Q: As they say, the war is mother or father of all changes. And I understand we are in an emergency situation; however, you probably think ahead. What is next for Ukrainian energy infrastructure? How do you see the future with Ukraine winning and being able to rebuild its country? How do you see the energy infrastructure in the country?

A: Well, you know, we as a power system operator have an obligation, according to European standards and rules, to plan for the system development for 10, 20, 30 years ahead. And we were preparing quite detailed report how the power system of Ukraine of the future would look like, should look like, based on the biggest level of efficiency for consumers, and based on the environmental standards that would be applicable, or are already applicable, to civilized countries as Ukraine.

And I think that this war will create a push towards implementation of this strategy. This strategy presumes that we will be phasing out old-school inefficient coal- and gas-fired power plants. We will be replacing those with new generation types like biomass, for example, power plants, renewables, new nuclear units, which are maneuverable, more efficient, more flexible.

And we will of course involve consumers into the regulation of the power grid balance, and this is also possible. There are technologies that allow you to, when you plug in your EV to charge it at night, to actually render service to the system. So, if the dispatcher needs some power, it can recharge, discharge your battery. And if vice versa, it could do the opposite. And this service will be paid, so consumers will be paid for that.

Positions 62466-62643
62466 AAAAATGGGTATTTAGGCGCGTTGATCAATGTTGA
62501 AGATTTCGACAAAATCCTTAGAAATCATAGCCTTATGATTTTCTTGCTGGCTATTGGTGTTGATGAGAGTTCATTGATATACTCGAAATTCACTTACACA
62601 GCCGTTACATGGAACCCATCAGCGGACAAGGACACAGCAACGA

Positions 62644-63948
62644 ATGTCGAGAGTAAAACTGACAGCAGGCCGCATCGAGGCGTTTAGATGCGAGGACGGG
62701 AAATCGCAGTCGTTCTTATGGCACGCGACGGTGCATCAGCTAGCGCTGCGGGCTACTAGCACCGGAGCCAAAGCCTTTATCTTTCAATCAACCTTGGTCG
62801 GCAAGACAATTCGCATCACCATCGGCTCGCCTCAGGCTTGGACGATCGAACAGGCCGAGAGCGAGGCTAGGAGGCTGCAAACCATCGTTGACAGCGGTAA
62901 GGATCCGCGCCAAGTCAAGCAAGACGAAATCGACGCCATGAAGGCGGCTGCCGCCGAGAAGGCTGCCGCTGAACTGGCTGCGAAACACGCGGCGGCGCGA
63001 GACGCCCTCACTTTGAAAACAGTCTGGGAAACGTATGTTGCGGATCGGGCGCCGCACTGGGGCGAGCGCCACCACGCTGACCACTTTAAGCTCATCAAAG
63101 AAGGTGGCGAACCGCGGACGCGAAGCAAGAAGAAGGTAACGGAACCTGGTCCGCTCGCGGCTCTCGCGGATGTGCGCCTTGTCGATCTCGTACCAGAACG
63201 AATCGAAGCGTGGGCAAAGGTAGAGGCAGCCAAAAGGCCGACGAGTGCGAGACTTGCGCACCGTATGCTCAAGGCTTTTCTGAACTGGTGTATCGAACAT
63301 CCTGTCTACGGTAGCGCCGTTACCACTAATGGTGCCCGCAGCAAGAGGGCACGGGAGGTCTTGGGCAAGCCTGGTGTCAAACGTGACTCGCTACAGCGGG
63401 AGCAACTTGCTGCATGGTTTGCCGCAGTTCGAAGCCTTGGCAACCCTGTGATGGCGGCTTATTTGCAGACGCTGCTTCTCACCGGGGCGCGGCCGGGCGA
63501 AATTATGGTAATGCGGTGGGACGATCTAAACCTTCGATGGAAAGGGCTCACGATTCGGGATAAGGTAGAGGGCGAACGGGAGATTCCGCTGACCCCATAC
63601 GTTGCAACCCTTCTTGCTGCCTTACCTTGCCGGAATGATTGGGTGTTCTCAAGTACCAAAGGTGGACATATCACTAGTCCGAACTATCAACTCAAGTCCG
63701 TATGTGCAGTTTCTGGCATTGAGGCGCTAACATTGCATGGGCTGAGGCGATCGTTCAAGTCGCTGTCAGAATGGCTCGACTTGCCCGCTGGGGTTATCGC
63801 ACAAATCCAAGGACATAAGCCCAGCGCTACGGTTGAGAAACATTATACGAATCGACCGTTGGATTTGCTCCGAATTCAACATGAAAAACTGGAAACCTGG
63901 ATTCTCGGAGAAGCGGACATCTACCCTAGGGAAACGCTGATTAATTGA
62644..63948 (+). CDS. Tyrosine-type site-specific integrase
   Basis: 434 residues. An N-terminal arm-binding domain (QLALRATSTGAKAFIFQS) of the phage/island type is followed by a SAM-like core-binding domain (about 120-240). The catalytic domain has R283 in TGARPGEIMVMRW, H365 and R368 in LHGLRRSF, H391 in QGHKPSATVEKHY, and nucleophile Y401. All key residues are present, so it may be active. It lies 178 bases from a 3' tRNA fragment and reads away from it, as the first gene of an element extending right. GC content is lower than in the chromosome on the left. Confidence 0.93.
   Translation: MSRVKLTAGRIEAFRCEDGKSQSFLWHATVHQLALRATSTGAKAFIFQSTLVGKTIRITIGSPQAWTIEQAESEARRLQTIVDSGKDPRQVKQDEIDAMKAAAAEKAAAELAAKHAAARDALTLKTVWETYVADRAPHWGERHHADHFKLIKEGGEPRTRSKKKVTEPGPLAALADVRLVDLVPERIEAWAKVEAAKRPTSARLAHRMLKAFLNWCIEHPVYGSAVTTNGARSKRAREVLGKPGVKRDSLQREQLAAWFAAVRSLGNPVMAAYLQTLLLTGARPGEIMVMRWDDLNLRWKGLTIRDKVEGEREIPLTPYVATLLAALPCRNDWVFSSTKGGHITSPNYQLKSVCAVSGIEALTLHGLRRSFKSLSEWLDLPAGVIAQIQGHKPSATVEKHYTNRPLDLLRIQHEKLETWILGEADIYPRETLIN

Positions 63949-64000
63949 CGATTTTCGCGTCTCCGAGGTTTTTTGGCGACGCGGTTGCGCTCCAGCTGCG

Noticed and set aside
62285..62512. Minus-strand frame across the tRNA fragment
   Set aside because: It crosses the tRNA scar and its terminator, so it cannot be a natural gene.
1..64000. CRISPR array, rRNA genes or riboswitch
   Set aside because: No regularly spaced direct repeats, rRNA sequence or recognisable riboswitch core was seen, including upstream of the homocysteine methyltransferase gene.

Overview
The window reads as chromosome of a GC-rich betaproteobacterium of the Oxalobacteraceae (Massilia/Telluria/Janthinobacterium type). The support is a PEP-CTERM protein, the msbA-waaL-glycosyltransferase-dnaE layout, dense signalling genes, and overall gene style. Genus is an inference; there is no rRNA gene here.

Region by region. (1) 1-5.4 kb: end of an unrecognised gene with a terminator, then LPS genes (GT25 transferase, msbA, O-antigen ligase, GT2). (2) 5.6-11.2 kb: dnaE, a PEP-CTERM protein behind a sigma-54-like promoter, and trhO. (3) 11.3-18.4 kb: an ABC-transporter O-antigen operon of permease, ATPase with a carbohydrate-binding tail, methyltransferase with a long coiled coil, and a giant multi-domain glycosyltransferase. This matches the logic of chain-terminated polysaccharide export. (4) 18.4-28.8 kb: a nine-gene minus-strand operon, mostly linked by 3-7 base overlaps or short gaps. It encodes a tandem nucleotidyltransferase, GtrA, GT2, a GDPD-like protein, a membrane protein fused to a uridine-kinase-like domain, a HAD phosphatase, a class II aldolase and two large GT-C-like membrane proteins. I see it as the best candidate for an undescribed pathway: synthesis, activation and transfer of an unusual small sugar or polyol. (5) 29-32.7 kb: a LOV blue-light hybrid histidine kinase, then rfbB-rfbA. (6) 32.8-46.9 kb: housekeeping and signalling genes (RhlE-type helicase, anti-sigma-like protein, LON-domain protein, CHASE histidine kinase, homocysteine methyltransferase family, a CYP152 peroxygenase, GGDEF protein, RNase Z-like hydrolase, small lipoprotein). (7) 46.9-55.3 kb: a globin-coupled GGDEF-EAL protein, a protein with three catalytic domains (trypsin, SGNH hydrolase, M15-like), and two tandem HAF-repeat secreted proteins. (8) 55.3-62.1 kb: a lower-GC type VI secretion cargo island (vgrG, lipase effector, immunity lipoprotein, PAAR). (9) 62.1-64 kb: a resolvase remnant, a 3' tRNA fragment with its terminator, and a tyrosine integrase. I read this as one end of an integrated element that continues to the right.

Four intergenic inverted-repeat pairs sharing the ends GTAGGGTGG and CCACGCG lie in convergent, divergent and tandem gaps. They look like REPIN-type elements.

So, the future is more flexible, decentralized, environmentally neutral generation types and systems, which will make Ukrainian system even more resilient, can you imagine it? We will have even more resilient systems after this war, but much more efficient and cheaper in terms of cost of electricity.

Q: And one more thing, because you mentioned decentralization, and Ukrainian energy was used in many ways as a part of corruption system in the country, and a lot of foreign investors were complaining that they cannot get into the country, helping the country to actually build a better, more effective energy supply system. Do you see this changing as well?

A: Yes. You know, I think it was in 2017 when we, at the level of transmission grid operator, introduced new processes of grid connection, for example. We created the rule that the grid connection contract has to be provided to a client in 10 days after the request, following very transparent procedure. And that led, for example, to quite a rapid increase of new generation types in the system. For example, renewable energy has grown by 10 times since then, 10 times. And the same we do with all other types of generation, big consumers that are connecting to our infrastructure.

I think that our connection to EU — one of the biggest targets that we wanted to achieve was this interconnection — was that we would make Ukraine part of a much bigger market. And if you imagine that, that some fish could be big and powerful in a small tank, the same fish would be not that strong and powerful in the ocean. So, we are now connected to EU system. It's 20, 25 times bigger than Ukrainian power grid. There is no Ukrainian player that could be influential in that European ocean.

So, we created competition possibility. We create the possibility of exporting electricity to Europe to earn money for our country but also to import electricity from Europe, and European electricity is cheaper, to prevent internal big players from manipulating the market. And this is one of the biggest achievements that will be strategically important for building back better after this war.